A film diary divided into three episodes. The first part reflects Jonas Mekas of his time as emigrant in 50th century New York, after leaving the home country of Lithuania. The second part ... See full summary »
The film was made by colorful printing of footage combined with drawing directly on film. The bouncy music drives home the message heard at the end of the film, promoting the GPO (General ... See full summary »
A man paves his own way to his own soul through an intellectual quest, tragedies of nations and personal drama. The road moving through the cosmic distances is a flight into one's internal ... See full summary »
The last collaboration of Artavazd Peleshian and cinematographer Mikhail Vartanov is a film-essay about Armenia's shepherds, about the contradiction and the harmony between man and nature, scored to Vivaldi's Four Seasons.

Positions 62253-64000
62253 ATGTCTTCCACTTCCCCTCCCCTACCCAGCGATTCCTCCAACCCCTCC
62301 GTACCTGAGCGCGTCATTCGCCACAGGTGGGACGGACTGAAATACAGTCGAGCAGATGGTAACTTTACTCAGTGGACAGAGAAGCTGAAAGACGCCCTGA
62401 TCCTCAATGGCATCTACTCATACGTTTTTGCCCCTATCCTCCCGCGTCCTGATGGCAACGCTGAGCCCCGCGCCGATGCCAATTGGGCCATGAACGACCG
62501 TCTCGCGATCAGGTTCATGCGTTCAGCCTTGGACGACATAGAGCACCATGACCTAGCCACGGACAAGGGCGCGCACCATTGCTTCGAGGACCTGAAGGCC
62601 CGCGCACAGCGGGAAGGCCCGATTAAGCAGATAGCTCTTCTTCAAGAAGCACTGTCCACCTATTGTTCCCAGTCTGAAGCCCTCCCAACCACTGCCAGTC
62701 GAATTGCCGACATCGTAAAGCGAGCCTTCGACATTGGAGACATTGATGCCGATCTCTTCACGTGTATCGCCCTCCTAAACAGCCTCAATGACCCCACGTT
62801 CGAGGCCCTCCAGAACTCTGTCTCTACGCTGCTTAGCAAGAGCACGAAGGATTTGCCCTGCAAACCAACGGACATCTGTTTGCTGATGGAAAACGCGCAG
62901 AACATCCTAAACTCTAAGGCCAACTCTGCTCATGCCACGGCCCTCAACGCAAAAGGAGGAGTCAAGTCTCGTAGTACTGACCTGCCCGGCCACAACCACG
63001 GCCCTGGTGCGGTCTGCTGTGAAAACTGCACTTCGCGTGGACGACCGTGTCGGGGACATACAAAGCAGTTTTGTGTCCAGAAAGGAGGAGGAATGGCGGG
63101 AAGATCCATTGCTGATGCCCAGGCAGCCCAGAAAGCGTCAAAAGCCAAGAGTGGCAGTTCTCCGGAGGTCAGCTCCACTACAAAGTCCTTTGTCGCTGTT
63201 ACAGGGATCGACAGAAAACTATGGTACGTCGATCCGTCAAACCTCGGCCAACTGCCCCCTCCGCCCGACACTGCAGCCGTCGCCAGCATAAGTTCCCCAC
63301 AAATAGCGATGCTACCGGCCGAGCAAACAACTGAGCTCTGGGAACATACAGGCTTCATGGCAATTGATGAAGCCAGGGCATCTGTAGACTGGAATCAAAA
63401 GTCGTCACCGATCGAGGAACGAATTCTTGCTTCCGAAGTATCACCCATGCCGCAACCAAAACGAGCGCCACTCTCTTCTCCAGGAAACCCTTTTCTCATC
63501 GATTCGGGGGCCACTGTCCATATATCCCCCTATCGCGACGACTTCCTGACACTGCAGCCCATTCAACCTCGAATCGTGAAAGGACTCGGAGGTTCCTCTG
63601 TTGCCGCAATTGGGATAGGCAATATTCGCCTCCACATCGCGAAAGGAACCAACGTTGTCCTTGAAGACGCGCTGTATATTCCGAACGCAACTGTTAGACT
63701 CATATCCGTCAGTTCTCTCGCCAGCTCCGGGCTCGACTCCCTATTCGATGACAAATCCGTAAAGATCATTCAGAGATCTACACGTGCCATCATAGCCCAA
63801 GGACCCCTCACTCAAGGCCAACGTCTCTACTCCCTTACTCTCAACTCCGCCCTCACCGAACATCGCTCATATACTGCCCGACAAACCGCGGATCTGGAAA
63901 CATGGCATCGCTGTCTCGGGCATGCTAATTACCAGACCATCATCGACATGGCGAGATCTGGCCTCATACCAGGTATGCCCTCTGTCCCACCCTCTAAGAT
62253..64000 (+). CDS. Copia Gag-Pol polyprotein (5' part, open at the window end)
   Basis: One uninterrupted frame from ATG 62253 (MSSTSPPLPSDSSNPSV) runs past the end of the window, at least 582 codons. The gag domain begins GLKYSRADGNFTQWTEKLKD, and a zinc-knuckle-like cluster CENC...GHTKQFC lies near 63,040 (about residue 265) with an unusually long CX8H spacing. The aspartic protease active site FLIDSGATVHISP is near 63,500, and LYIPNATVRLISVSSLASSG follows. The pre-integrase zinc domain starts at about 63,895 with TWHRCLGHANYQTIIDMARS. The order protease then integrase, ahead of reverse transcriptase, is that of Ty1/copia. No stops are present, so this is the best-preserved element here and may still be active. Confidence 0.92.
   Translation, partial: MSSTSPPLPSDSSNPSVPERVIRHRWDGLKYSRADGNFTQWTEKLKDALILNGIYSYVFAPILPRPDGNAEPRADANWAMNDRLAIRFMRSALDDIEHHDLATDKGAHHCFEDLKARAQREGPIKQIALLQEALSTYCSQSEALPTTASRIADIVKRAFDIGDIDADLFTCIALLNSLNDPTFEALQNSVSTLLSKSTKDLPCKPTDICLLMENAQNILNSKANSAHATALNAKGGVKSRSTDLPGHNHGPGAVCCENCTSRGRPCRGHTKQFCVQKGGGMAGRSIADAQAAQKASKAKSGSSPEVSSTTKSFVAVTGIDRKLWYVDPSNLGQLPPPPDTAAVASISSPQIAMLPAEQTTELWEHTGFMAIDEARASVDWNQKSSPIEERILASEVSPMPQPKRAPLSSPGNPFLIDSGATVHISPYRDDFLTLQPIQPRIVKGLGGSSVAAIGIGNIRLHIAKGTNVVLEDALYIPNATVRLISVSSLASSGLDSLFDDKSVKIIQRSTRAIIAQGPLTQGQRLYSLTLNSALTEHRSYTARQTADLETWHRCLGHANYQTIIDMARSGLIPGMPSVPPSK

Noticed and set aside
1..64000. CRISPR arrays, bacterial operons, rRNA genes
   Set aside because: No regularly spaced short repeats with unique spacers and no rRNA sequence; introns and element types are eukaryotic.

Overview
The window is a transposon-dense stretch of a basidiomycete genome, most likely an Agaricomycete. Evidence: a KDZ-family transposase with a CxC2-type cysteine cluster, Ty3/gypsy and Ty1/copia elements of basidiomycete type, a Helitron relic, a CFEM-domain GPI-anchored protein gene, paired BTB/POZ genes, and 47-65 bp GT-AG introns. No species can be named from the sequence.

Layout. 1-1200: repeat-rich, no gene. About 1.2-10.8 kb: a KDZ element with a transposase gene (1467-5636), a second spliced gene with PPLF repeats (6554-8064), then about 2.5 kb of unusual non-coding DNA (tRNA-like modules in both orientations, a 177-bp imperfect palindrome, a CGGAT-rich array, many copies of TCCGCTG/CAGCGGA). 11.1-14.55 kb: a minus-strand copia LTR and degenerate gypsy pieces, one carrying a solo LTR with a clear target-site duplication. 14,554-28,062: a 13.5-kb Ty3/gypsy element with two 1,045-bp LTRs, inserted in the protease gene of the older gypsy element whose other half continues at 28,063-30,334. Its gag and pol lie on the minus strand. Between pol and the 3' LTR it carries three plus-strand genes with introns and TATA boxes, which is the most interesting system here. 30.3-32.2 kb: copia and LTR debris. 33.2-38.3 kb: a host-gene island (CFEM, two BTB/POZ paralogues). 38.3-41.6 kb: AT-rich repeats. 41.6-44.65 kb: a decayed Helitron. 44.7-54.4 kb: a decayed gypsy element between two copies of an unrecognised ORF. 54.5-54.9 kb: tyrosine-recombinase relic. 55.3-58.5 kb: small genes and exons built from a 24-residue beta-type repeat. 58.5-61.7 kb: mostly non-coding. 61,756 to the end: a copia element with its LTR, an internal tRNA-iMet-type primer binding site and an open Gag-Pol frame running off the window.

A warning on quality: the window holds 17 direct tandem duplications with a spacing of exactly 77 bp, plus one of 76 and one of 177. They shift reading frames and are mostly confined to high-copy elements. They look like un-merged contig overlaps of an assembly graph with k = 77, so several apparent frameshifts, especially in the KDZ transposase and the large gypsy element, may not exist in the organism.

By using a series of visually and aurally dense tableaux created with advanced motion control, optical printing and animation techniques, the film explores the complex battle for natural ... See full summary »
This short film was released by the British Council in recent years and it is a curio of an animation based on when and how it was made; it is also one of those very specific short films where if you took one of the aspects away, it would leave very little. The animated shapes and colors dance across the film, not by virtue of a camera but by direction painting of the celluloid I don't know but one assumes cell by cell, which must have been painstaking if you think about the amount of movement and color there was in the short.
A jazzed up version of the Lambeth Walk plays across the 3 minute running time and it is cheering and upbeat, fitting the atmosphere of the images well, but also mostly their movement and pacing, with key changes in the images at certain points fitting the music well. Together they make for an interesting little animation done with an usual and difficult technique, however I am not sure there is too much more reason to watch it some 75 years later other than as a historical curiosity.
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